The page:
Before heading home for the Thanksgiving holiday, we host an interfaith prayer service followed by a family-style turkey dinner with all the trimmings.
Christmas on the Hill
As Christmas nears, campus is especially alive with activity. The celebration officially begins right after Thanksgiving break with the annual crib ceremony, where members of the freshman class participate in a special service during which the school's traditional nativity scene is set up. Soon after, Seton Hill's Music Program holds its annual Christmas Concert, and Campus Ministry holds its Operation Christmas Basket market and gift sale to raise funds for needy families in the area. A formal celebration that includes a candlelight dinner for students (where they are served by Seton Hill faculty and staff), followed by Christmas liturgy and the Christmas Ball, is held just prior to Christmas break.
Every spring, the junior class plants a tree on Seton Hill's campus. It not only serves as an enduring memory of their class, it also helps beautify the campus for the generations that follow.
Saint Elizabeth Ann Seton Celebrations
During the annual "Lunch With Liz" event, members of the Seton Hill community learn about Saint Elizabeth Ann Seton, the founder of the Sisters of Charity, who in turn founded Seton Hill. Seton Hill also hosts annual events to celebrate Saint Elizabeth Ann Seton's birthday and feast day.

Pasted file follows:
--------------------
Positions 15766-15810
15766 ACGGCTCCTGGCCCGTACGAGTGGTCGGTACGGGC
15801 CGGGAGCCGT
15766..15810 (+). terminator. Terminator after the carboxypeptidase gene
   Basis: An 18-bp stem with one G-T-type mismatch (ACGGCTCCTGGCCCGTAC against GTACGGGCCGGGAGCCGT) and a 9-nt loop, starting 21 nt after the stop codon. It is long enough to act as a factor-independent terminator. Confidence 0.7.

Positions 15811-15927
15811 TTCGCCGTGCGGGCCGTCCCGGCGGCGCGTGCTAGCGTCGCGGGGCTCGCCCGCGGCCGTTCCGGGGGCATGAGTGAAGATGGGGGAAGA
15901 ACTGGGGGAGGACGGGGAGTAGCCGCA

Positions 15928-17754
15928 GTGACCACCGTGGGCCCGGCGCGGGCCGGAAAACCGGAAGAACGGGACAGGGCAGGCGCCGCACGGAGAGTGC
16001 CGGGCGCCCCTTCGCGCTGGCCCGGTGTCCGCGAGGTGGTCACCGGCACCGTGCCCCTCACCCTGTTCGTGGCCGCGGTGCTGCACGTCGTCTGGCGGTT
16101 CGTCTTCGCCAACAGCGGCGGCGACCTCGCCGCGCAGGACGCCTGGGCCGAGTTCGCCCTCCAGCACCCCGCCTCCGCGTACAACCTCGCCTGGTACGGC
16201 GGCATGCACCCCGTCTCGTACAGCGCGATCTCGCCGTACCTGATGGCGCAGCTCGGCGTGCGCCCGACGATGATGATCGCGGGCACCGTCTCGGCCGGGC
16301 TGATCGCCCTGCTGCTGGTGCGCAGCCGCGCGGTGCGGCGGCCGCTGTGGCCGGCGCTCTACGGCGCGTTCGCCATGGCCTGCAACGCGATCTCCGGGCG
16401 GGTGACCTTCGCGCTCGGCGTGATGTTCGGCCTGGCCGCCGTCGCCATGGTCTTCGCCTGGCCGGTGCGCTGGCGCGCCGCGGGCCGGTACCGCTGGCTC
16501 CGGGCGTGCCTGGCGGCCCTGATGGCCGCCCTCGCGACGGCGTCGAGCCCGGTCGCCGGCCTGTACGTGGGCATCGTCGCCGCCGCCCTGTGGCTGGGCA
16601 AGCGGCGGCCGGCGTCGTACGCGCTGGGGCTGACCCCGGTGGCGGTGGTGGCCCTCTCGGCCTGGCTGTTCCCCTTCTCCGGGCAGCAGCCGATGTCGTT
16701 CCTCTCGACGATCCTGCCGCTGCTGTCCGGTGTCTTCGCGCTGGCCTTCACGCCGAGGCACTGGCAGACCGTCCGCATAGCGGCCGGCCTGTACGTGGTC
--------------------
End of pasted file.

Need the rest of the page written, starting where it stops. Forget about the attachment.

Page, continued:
Each fall and spring we host a special ceremony to recognize those students who have received academic and service honors during the previous year. A special guest speaker gives a keynote address at the event.
Baccalaureate and Commencement
A December commencement is held for those students completing their degree studies by August or December. This ceremony incorporates a vesper service with the academic events. May commencement ceremonies are held on a Saturday early in the month, with a baccalaureate Mass held on the Friday evening preceding Commencement.
Each class at Seton Hill designs and creates a banner representing its class colors and motto. Seton Hill displays the class banners during May commencement ceremonies and at various Homecoming and alumni events and celebrations.
Every June, Seton Hill alumni gather for an annual reunion on campus, with special celebrations planned for five-year anniversary classes.
Summer Reading Project
Every summer, incoming Seton Hill first year and transfer students receive a complimentary copy of a novel or nonfiction work, chosen by Seton Hill's Summer Reading Committee on the caliber of its writing, relevance to contemporary issues and the interest of the community in its topic. The book is also provided to Seton Hill faculty, staff and upperclassmen. Each fall, immediately following Opening Liturgy, hundreds of participants meet in small groups all over campus to discuss the book, then join together again for one large discussion that includes presentations on the book's main topics.
The Seton Hill Lecture Series
Seton Hill hosts a series of lectures, workshops and events that brings well-known speakers and performers to campus. Events are open to the public, and many of them are free. Speakers have included Tenzin Gyatso, His Holiness the 14th Dalai Lama of Tibet; Nobel Peace Prize Winner and former president of Poland Lech Walesa; commentator Lesley Stahl; Pulitzer Prize winning historian David McCullough; Pulitzer Prize winning humorist Dave Barry, and Pulitzer Prize winning author Frank McCourt.